Better financial education will prevent more university students dropping out - Sharon Davies

The number of undergraduates that dropped out of university increased by almost a quarter last year. This was a 23 per cent rise on 2021 figures and a 30 per cent jump from 2020, according to figures published by the Student Loans Company. The high proportion of students deciding to quit their courses is a real reflection of the harsh realities many students face, impacted heavily by the cost-of-living crisis.

Sadly, the year ahead looks equally tough for students too. Inflation remains high for the foreseeable future. Household and personal costs continue to rise, and economists forecast we face the worst and most prolonged recession out of any nation in the G7. Many more students face significant financial challenges in 2023.

For many people, attending university is one of the highlights of their life. To guarantee students have the best university experience going forward, we need to educate and raise awareness of the importance of financial education.

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It is essential that we warn the next generation about potential economic pitfalls and equip them with the necessary skills to be financially confident. Armed with suitable financial education, children and young adults can be better prepared to manage their finances. Without this knowledge, the next generation are at greater risk of online scams, bad credit scores and a lack of savings.

A photo of someone adding up their finances on a calculator. PIC: PA Photo/thinkstockphotosA photo of someone adding up their finances on a calculator. PIC: PA Photo/thinkstockphotos
A photo of someone adding up their finances on a calculator. PIC: PA Photo/thinkstockphotos

Currently, there are vast gaps in the financial capability of this country. The Financial Capability Survey shows that 39 per cent of adults, 20.3 million, don’t feel confident managing their money. A further 11.5 million have less than £100 in savings, and nearly nine million Brits are in serious debt.

With students receiving loans from the government to help them through their studies, we must make sure they are confident in using that money wisely. Financial education doesn’t just encourage and support people to live within their economic means; it also empowers individuals to get into the routine of healthy financial habits such as saving and investing smartly.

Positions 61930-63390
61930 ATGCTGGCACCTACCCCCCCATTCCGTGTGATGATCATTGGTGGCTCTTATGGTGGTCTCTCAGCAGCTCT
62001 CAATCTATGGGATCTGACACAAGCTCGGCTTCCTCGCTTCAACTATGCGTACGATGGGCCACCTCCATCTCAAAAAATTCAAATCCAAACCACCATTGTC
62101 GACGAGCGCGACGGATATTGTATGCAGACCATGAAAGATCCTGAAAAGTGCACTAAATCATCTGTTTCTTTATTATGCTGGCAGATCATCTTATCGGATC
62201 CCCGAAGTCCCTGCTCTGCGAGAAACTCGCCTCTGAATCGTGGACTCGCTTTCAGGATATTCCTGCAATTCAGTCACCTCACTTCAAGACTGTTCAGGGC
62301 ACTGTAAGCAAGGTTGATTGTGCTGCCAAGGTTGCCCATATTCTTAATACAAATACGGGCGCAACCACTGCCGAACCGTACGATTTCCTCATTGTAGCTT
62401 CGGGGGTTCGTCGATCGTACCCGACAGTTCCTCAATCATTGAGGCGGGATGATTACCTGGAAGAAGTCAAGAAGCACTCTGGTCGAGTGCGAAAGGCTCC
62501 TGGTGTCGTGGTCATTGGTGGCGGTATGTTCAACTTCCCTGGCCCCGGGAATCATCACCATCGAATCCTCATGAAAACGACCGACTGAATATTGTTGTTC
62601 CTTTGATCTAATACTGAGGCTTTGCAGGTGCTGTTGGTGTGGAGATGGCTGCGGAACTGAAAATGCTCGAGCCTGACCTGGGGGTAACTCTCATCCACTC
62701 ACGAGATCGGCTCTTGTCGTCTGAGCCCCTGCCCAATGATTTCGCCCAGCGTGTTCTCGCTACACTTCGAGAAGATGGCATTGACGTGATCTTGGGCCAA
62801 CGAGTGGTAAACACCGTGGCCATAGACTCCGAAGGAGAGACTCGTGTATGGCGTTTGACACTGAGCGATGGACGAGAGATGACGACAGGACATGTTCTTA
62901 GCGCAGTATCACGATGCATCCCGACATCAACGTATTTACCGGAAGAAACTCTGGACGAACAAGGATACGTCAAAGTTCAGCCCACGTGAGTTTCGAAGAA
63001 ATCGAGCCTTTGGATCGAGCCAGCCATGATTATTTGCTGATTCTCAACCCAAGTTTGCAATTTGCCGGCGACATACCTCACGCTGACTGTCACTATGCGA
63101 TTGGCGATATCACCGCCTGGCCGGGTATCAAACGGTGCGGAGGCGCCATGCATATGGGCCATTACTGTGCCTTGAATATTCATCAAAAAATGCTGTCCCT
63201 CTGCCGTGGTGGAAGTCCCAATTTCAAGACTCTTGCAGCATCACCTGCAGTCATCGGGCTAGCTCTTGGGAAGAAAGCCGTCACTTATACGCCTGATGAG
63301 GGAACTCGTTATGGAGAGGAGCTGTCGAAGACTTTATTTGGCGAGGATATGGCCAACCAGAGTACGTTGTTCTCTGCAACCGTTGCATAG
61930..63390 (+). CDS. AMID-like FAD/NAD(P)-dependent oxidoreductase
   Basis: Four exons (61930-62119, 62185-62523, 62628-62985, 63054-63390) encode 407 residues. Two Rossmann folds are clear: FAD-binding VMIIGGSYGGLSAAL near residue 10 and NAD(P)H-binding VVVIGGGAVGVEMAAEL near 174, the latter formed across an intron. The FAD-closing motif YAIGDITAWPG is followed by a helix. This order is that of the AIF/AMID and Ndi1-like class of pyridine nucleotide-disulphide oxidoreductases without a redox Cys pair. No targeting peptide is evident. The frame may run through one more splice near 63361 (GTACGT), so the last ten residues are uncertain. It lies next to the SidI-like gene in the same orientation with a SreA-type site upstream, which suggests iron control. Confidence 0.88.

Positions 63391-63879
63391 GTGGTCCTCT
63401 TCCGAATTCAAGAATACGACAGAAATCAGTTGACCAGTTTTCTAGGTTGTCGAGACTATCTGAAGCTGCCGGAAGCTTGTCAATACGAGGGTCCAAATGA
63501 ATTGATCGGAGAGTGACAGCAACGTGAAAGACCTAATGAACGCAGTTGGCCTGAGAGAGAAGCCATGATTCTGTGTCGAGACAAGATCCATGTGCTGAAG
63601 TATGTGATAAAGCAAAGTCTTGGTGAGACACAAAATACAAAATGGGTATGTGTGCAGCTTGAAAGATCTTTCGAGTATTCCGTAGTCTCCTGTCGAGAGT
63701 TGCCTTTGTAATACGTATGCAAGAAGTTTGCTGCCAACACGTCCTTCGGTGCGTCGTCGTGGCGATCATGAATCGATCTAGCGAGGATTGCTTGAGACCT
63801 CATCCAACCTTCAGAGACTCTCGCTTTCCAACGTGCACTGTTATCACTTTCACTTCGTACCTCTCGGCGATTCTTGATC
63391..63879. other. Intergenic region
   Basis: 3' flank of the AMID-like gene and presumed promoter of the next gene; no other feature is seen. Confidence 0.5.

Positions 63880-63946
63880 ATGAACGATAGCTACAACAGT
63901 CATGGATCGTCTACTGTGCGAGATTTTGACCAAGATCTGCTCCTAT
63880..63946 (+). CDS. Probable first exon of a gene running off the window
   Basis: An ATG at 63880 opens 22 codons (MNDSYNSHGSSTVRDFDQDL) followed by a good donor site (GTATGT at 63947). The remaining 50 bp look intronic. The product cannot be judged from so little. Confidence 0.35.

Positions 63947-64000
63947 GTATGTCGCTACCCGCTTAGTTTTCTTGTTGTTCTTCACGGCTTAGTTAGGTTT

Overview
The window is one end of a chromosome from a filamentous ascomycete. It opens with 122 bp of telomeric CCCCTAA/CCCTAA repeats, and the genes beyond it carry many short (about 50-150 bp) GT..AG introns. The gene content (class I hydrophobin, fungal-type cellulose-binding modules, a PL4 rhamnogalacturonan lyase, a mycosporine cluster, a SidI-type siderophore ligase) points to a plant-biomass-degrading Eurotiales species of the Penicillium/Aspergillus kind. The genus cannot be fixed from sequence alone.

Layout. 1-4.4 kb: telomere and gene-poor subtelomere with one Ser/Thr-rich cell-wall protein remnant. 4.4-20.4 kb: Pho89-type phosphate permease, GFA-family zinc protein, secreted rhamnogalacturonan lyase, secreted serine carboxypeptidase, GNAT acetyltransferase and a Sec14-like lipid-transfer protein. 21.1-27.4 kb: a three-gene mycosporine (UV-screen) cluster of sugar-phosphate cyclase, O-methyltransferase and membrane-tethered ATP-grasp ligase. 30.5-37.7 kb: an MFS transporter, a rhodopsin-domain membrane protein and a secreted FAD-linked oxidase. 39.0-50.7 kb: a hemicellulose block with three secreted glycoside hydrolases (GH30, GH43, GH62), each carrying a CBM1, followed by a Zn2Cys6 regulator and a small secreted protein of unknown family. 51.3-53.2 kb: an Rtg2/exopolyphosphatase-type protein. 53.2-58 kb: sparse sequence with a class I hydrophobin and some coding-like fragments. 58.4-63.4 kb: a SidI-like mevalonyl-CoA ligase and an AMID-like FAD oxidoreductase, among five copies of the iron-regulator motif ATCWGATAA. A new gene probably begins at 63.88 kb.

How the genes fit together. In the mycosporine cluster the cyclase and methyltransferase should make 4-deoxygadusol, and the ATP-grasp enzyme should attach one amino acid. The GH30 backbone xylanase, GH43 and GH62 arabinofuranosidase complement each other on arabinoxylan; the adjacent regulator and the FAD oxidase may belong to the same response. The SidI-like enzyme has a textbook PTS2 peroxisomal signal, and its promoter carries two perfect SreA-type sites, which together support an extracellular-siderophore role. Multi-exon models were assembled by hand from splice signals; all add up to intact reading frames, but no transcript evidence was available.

Over recent years, the world has changed significantly, meaning young people are encountering fresh challenges which did not exist for previous generations.

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With the pandemic proving the catalyst for a cashless society and many restaurants and retail outlets now preferring contactless payments, physical money is increasingly becoming redundant. This has led to a rise in new financial challenges and scams.

For example, following the e-commerce boom in recent years, there has been a notable surge in the emergence of Buy Now Pay Later schemes. While these may seem attractive to consumers due to their quick credit approvals and little interest, we often see young people get caught up in dangerous debt cycles leading to overspending and missed payments – culminating in creating a poor credit history.

The rising cost of living has also caused young people to make risky investments in highly volatile stocks or cryptocurrencies with the hope of quick wins, often trusting their favourite social media influencers’ advice, which isn’t always accurate. With the threat of online scams growing, it is important that young people have the knowledge and confidence to make informed decisions, decreasing the likelihood that they fall victim to a scam. With a report from UCL stating that the financial skills of 15-year-olds from socio-economically disadvantaged backgrounds are similar to 11-year-olds from more advantaged backgrounds, it is essential that, as a society, we work together to make sure this gap is eradicated.

Financial education can make a significant contribution to financial freedom. Through our programmes, we aim to increase access to the skillset tools for young people to successfully navigate an increasingly complex and challenging modern world.

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Parents, educators, and businesses all play a role in encouraging young people to be financially capable. Worryingly, the subject is not on the statutory curriculum in English primary schools and while it has been for secondary schools since 2014, its essential we get children engaging with financial skills from a young age. This is especially important following research from Cambridge University that has found that children’s mindset around money habits are set by the age seven.

However, it is not all doom and gloom. In recent school visits to Leeds and surrounding areas of Yorkshire, I have been hugely impressed by the commitment and dedication schools in the area have shown towards financial education. There is a lot of fantastic work going on.

It is imperative that we continue to build on this momentum and ensure that any conversations about money and finances are engaging, relatable and practical, particularly amongst young children. In doing so, we can help young people make stronger links between what they learn and how it impacts them in the future.

Sharon Davies is the CEO of education charity Young Enterprise.

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